Pelops & the Fatal Chariot Race

For others the Games had more bloody origins. Zeus’ grandson Pelops was originally from Lydia. His father Tantalus was so loved by the gods that he regularly dined with them But this was not enough for Tantalus. Begrudging the fact that, while he ate meat, the gods feasted on ambrosia and nectar, he contrived an unpalatable trick. He killed young Pelops, cut him up and served him to the gods in a well-seasoned stew. Only Demeter was deceived. Mourning the abduction of Persephone, she nibbled on a portion of shoulder. The others, furious at Tantalus, condemned him to eternal thirst and hunger. As for Pelops, the gods wiped the sauce from the gobbets of his flesh and reassembled him – all bar the shoulder that Demeter had consumed. This they replaced with an ivory prosthesis. Reanimated, Pelops was so handsome that Poseidon fell in love with him and taught him to be an accomplished charioteer, a skill which soon stood him in good stead.

With Hippodameia standing in his chariot, Pelops, his head crowned with the victor’s olive wreath, guides his chariot team. (Fifth-century BC Attic red figure vase.)

Pelops & the Fatal Chariot Race Gallery Photos

Pelops & the Fatal Chariot Race

Word reached Pelops of a beautiful princess, Hippodameia. Terrified by a prophecy that his son-in-law would kill him, her father King Oenomaeus of Elis was challenging any who sought her hand to a chariot race. One by one the suitors were defeated and eighteen grinning heads, impaled on stakes, adorned King Oenomaeus’ palace. Pelops was determined not to join them Poseidon had given him a team of swift winged horses, but still Pelops was reluctant to take chances. So, with Hippodameia’s agreement, he bribed her father’s chariot-technician Myrtilus, offering to share with him not just the kingdom but also Hippodameia’s bed if he replaced Oenomaeus’ metal lynchpins with counterfeits made from beeswax. Enthusiastically Myrtilus agreed. As Pelops and Oenomaeus raced ever faster, the heat from the wheels’ spinning caused the wax to melt. The wheels flew off, the chariot collapsed, and Oenomaeus’ horses dragged him to his death.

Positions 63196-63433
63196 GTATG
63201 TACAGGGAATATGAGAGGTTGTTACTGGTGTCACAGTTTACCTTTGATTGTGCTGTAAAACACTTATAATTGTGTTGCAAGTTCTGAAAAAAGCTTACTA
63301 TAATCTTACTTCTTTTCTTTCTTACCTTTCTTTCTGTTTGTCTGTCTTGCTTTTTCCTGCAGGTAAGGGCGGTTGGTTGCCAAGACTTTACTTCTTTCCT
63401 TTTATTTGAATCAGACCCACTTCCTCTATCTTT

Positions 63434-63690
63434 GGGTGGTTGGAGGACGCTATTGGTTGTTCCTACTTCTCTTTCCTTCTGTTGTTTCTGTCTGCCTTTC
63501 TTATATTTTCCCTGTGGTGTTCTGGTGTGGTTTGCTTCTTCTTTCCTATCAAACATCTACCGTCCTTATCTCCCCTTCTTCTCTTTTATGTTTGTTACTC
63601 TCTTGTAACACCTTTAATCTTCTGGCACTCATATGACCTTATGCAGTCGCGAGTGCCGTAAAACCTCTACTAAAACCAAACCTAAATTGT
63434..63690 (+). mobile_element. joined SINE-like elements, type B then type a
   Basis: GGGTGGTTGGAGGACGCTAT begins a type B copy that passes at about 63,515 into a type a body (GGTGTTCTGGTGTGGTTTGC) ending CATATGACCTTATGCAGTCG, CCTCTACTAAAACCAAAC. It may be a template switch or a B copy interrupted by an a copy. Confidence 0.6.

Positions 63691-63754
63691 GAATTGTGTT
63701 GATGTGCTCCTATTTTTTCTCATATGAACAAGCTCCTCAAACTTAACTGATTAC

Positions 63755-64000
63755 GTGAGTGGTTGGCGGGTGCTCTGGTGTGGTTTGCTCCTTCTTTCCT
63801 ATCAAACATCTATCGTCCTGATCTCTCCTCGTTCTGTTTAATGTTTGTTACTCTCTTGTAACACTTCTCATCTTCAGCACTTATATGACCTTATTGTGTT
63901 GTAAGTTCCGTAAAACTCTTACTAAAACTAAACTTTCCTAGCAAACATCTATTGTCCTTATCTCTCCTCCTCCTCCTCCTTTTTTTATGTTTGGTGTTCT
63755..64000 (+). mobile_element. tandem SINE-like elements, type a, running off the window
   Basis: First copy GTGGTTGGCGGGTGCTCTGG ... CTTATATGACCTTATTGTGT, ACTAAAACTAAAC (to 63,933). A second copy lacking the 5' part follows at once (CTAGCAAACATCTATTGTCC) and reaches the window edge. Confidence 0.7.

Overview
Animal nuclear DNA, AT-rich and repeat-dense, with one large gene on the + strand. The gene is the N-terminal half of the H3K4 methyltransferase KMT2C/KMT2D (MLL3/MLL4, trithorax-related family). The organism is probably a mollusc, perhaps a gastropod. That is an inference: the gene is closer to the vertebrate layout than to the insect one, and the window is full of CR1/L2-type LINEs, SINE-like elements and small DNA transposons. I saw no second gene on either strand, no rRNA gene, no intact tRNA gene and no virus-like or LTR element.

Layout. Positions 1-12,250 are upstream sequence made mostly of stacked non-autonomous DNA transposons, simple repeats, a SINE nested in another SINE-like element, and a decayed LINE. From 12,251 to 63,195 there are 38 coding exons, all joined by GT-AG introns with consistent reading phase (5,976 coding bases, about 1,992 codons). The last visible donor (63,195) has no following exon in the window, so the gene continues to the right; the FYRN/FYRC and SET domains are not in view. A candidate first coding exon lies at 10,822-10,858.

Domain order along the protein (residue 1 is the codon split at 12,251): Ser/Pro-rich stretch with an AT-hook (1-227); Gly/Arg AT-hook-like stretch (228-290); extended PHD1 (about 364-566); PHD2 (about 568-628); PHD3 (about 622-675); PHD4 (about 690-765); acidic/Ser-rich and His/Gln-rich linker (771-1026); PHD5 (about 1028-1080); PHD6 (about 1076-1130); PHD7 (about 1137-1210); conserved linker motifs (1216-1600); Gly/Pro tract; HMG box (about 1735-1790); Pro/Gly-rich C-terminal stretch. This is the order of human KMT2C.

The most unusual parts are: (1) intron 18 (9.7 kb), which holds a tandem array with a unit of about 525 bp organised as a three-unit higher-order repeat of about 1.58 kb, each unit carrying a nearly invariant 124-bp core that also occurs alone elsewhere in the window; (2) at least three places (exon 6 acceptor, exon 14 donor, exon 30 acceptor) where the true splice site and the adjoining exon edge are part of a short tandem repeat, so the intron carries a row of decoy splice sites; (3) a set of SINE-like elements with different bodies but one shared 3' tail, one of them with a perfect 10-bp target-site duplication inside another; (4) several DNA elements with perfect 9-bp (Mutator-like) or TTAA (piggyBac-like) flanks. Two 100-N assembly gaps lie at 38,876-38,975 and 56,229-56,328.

Predictably, Pelops refused to honour his side of the bargain. Instead, he threw Myrtilus into the sea. As he fell from the high cliff, Myrtilus cursed Pelops and his family, setting in motion a cycle of misery that would haunt them in later generations. Too late, Pelops recovered Myrtilus’ remains and buried them at Olympia, where, to placate Oenomaeus’ angry ghost, he held athletic games in the dead king’s honour, the forerunner of the Olympics. Meanwhile, Hippodameia gave thanks to Hera (goddess of marriage) by inaugurating the Heraia, a women’s festival which included a footrace.

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